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Town and Country Planning Direction 2021

first_imgTown and Country Planning Direction 2021 The Town and Country Planning (Consultation) (England) Direction 2021 PDF, 192KB, 6 pages /Public Release. This material comes from the originating organization and may be of a point-in-time nature, edited for clarity, style and length. View in full here. Why?Well, unlike many news organisations, we have no sponsors, no corporate or ideological interests. We don’t put up a paywall – we believe in free access to information of public interest. Media ownership in Australia is one of the most concentrated in the world (Learn more). Since the trend of consolidation is and has historically been upward, fewer and fewer individuals or organizations control increasing shares of the mass media in our country. According to independent assessment, about 98% of the media sector is held by three conglomerates. This tendency is not only totally unacceptable, but also to a degree frightening). Learn more hereWe endeavour to provide the community with real-time access to true unfiltered news firsthand from primary sources. It is a bumpy road with all sorties of difficulties. We can only achieve this goal together. Our website is open to any citizen journalists and organizations who want to contribute, publish high-quality insights or send media releases to improve public access to impartial information. You and we have the right to know, learn, read, hear what and how we deem appropriate.Your support is greatly appreciated. All donations are kept completely private and confidential.Thank you in advance!Tags:Government, planning, UK, UK Governmentlast_img read more

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$1 Million in Innovative Seed Grant Program awards announced

first_imgCategories:Education & OutreachEnvironmentLaw & PoliticsScience & TechnologyNews Headlines Published: April 29, 2016 CU-Boulder’s Innovative Seed Grant program is awarding $1 million through 23 grants that take investigators in creative and sometimes high-risk, high-reward directions, like a new project exploring the relationship between climate change and political instability in the Middle East.The awards, announced by the CU-Boulder Offices of the Provost and the Vice Chancellor for Research, are funding 23 grants of up to $50,000 each, including $250,000 for six grants supporting work directly connected to the CU-Boulder Grand Challenge. The program aims to stimulate new and exciting areas of research and creative work on the CU-Boulder campus, as demonstrated by a small sampling of the 2016 Innovative Seed Grant Program winners:Climate change and political instability in the Middle East: A recurring historical pattern?Generation of Novel Electronically Reconfigurable NanomaterialsConnecting Everyday Experience and Cognitive Development: The Case of Less-Structured Time and Children’s Self-directed Executive FunctionSmart Morphing Electronics for Soft Robots and Biomedical ApplicationsImproving Access to Agricultural Knowledge Through Mobile Phones: Exploring the Potential for Technology Adoption in Africa.The selected projects represent an investment in the future research, scholarly, or artistic vitality of the university and demonstrate promise for expansion of the project goals in the future. Projects come from disciplines across the university, including those involving interdisciplinary work that will foster collaborative interaction among CU faculty, as well as disciplines not traditionally connected to sponsored research.This year’s Innovative Seed Grant Program also provides a new and unique opportunity for faculty to become part of the campus Grand Challenge supporting Our Space. Our Future. and take the Challenge into new and exciting directions. Funding is being provided for projects that branch out and strengthen ongoing Grand Challenge work and contribute to ensuring that research at CU-Boulder creates global impact.For more information on this program and other funding opportunities, visit the website of the Office of the Vice Chancellor for Research. center_img Share Share via TwitterShare via FacebookShare via LinkedInShare via E-maillast_img read more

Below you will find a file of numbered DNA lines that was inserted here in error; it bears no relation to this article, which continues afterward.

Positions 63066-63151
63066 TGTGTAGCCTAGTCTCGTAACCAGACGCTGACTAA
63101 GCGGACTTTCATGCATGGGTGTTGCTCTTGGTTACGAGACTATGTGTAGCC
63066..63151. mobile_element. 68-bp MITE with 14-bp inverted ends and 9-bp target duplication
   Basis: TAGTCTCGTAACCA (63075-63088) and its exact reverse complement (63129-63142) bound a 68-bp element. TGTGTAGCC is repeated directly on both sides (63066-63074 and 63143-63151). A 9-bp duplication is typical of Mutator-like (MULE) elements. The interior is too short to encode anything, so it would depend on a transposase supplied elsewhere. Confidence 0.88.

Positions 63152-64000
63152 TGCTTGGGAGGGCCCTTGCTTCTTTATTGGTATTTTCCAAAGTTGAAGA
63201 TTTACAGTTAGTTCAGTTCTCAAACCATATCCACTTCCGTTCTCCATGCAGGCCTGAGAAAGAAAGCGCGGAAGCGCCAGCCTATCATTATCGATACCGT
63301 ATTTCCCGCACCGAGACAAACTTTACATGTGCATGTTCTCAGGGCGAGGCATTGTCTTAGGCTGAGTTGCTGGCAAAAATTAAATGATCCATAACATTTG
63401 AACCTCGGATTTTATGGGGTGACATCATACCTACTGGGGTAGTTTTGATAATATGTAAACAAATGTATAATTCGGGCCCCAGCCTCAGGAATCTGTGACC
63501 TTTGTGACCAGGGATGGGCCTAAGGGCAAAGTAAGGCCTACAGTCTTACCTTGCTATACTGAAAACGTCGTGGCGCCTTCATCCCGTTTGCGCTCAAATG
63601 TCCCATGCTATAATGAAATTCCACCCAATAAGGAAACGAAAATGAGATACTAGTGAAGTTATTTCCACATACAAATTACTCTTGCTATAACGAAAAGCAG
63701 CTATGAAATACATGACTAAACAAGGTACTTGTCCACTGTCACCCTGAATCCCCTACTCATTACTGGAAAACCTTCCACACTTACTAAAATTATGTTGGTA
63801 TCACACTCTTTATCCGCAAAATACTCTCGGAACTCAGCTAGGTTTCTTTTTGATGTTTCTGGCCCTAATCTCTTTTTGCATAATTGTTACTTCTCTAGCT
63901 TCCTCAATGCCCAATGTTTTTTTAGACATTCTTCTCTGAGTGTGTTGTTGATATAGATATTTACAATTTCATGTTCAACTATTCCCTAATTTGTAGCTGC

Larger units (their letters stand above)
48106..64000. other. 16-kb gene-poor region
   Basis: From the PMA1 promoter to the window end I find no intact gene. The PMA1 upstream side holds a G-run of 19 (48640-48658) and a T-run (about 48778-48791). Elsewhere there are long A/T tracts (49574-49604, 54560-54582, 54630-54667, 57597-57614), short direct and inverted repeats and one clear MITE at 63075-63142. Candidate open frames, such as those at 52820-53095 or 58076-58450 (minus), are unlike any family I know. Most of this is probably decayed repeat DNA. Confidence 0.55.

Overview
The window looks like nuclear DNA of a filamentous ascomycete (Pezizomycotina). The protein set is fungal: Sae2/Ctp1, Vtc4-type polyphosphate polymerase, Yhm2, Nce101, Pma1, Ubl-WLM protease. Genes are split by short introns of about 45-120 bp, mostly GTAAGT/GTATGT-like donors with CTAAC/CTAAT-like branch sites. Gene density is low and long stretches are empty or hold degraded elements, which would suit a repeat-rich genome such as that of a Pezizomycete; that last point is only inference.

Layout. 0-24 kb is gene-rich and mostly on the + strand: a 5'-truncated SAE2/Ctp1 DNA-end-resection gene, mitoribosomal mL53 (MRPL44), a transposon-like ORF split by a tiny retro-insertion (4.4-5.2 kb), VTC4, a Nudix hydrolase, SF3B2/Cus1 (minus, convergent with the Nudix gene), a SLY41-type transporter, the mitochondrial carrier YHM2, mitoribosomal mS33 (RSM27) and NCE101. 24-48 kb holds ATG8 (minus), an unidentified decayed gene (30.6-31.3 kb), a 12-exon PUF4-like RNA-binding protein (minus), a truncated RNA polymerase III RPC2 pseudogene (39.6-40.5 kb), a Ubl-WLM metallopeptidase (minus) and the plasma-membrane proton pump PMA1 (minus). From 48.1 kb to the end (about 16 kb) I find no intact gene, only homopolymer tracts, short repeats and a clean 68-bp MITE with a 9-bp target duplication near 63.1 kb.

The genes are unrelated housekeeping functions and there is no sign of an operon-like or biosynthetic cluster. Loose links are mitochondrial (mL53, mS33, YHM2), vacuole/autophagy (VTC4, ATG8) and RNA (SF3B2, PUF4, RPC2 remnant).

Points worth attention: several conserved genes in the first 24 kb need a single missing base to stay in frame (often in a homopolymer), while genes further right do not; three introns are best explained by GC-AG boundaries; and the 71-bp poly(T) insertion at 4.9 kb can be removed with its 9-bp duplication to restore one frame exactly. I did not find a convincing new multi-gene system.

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California’s $2 billion plan to reopen schools faces critics